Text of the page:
Discoveries made by Hubble Space Telescope (2)

We still have a lot to learn about space. When you think about it, it’s not so strange that there is so much we still don’t know. After all, space is enormous! NASA, the American space agency is very aware of that. That doesn’t stop them from trying to learn as much as possible though. In order to do so, space agencies shoot satellites with telescopes into Earth’s orbit. This gives them a much better view of what’s out in our night’s sky. ESA, the European Space Agency, has Gaia, and NASA has the Hubble Space Telescope. This observer, named after Edwin Hubble, has made some incredible discoveries. Let’s have a look at some of the most interesting ones.

In an earlier article we have already talked about the Pillars of creation and the vast amount of galaxies out there. It is quite fitting that the Hubble Space Telescope ‘discovered’ all those galaxies, as it was Edwin Hubble who discovered there were galaxies in the first place. In this article we will talk about dark matter and the age of the universe.

There is a lot of dark matter

Hubble-telescope---dark-matter---underluckystarsWe can’t see dark matter, neither can the Hubble Space Telescope. Then why are we talking about it in this article? Because the Hubble Space Telescope did make it possible for us to observe dark matter without seeing it. Hubble’s vision is extremely sharp. And with this vision, it observes areas around clusters of galaxies. So basically, large groups of large groups of stars. These clusters contain dark matter. This dark matter distorts the light coming from other galaxies that are even farther away. This distortion is called gravitational lensing. This might sound familiar to you, as we have talked about gravitational lensing helping us detecting the farthest star ever observed in this article. Astronomers have calculated that there is about 5 times more dark matter in our universe than there is normal matter.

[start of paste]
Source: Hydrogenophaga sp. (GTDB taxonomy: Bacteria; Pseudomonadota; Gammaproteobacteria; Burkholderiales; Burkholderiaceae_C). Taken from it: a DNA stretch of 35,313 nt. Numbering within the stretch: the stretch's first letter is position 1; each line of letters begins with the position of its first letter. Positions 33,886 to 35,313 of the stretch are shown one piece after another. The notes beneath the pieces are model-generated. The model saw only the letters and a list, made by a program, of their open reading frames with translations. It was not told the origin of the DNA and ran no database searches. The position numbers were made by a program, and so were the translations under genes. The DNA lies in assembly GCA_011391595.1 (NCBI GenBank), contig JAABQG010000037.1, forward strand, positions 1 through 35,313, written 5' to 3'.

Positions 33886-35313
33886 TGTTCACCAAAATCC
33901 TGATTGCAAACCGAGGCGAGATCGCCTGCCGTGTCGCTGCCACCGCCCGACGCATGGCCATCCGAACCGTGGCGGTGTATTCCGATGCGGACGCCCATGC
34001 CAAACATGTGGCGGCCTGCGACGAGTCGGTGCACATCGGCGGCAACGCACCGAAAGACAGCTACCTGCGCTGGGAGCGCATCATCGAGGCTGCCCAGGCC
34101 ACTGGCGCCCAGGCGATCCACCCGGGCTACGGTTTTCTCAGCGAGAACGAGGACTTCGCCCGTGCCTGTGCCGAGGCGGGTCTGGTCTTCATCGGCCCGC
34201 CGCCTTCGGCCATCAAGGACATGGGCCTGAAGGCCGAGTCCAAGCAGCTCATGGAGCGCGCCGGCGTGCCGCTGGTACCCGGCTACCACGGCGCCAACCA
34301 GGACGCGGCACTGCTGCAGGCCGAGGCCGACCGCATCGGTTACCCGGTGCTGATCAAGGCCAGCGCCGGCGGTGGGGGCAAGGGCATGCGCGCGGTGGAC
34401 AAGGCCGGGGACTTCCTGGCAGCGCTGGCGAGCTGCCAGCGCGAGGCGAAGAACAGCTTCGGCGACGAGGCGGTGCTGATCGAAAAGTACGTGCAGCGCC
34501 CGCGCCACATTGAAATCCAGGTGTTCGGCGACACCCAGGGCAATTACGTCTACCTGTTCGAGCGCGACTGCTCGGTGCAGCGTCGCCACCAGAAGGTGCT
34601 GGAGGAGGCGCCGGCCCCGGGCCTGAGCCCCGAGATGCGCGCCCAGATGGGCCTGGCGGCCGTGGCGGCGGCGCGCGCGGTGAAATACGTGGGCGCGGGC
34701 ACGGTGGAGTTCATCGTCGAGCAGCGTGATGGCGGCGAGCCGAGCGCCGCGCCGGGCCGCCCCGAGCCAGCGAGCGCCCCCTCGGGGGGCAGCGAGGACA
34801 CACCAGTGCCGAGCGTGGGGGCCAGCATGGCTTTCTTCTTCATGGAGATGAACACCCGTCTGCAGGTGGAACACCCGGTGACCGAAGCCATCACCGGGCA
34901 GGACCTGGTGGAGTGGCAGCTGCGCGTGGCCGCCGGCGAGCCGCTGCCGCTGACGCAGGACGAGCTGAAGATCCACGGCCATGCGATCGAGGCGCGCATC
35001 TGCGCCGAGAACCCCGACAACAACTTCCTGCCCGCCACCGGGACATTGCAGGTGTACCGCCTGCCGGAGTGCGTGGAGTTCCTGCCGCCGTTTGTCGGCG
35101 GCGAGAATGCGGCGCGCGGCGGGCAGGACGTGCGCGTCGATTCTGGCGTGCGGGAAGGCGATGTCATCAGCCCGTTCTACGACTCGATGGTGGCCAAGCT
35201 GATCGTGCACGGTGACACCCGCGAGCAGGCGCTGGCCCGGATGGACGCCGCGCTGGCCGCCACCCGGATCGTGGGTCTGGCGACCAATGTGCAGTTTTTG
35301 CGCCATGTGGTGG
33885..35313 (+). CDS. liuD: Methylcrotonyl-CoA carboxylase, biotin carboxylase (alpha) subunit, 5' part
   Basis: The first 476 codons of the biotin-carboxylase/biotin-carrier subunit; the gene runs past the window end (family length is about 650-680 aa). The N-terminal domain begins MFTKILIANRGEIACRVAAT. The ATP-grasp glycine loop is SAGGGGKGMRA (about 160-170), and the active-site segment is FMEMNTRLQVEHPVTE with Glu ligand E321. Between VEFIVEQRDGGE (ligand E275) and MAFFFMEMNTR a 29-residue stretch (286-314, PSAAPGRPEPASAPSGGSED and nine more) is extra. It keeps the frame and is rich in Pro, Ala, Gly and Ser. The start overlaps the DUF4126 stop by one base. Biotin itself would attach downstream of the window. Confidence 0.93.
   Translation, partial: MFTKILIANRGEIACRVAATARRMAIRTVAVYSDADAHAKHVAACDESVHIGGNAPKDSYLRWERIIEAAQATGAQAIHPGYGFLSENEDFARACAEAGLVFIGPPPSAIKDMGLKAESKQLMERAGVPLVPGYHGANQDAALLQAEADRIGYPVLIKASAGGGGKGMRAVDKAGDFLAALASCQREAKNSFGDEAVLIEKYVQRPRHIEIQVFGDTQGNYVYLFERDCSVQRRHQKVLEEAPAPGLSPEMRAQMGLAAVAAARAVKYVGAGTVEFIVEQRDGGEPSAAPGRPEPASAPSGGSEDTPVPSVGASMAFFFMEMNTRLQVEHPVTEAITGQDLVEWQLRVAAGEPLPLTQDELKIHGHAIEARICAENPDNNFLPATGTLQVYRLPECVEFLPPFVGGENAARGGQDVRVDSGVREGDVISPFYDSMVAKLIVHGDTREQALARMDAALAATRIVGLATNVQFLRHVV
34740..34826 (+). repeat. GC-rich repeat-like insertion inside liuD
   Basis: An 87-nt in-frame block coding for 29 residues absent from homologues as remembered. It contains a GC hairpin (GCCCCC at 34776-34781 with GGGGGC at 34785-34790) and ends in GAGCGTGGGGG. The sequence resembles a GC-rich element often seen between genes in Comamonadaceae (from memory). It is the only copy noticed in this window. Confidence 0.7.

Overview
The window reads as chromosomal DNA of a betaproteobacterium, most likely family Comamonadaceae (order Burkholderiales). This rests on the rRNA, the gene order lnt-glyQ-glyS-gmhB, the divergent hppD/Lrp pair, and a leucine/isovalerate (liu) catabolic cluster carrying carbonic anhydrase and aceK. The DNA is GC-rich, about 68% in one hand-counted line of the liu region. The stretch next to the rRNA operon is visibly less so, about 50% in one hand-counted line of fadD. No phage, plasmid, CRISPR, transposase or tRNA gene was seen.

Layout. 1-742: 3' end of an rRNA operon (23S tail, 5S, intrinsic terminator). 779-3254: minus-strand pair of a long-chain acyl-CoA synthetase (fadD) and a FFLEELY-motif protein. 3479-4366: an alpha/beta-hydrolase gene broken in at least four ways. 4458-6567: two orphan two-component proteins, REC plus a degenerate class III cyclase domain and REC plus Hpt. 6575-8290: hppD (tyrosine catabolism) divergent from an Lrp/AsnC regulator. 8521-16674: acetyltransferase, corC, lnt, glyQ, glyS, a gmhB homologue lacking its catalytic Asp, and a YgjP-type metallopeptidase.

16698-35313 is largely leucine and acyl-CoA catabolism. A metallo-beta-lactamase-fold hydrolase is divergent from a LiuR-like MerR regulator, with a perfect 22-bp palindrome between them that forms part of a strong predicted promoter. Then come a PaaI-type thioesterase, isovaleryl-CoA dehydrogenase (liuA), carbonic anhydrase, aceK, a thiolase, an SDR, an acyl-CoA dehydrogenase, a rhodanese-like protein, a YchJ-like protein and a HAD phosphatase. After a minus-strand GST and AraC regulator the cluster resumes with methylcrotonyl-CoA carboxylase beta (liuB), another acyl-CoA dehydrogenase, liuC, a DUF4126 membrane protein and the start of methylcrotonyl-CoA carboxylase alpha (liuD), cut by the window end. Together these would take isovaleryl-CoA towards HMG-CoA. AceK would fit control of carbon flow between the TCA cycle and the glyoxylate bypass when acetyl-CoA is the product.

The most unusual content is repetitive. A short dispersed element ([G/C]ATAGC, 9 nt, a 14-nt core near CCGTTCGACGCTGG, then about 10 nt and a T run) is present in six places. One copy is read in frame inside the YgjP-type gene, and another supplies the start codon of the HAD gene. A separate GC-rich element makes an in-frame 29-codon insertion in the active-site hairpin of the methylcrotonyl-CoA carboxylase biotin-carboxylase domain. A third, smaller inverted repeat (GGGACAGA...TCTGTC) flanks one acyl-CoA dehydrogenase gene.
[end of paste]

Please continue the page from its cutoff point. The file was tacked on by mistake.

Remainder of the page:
We would not have known this if it weren’t for the Hubble Space Telescope observing the tiniest light distortion coming from galaxies far away. This tiny distortion turns out to be caused by something as big as dark matter.

The growth of our universe

Hubble-telescope---moving-galaxies---underluckystarsWhen Edwin Hubble established that the Milky Way galaxy is, by far, not the only galaxy the scientific world stood for a whole new approach of astronomy. One thing that was now to be researched was the expanding universe. Hubble himself calculated the rate with which the universe did in fact expand. This rate was called the Hubble constant. But our knowledge was limited, so the value of the age of our universe ranged from 10 billion years to 20 billion years. That’s not quite accurate. Then came the Hubble Space Telescope. The telescope measures the distance of galaxies, and changes in that. By those numbers, we can calculate the speed these galaxies move. Thanks to these observations, made by Hubble Space Telescope, we now estimate the age of our universe at 13.8 billion years.

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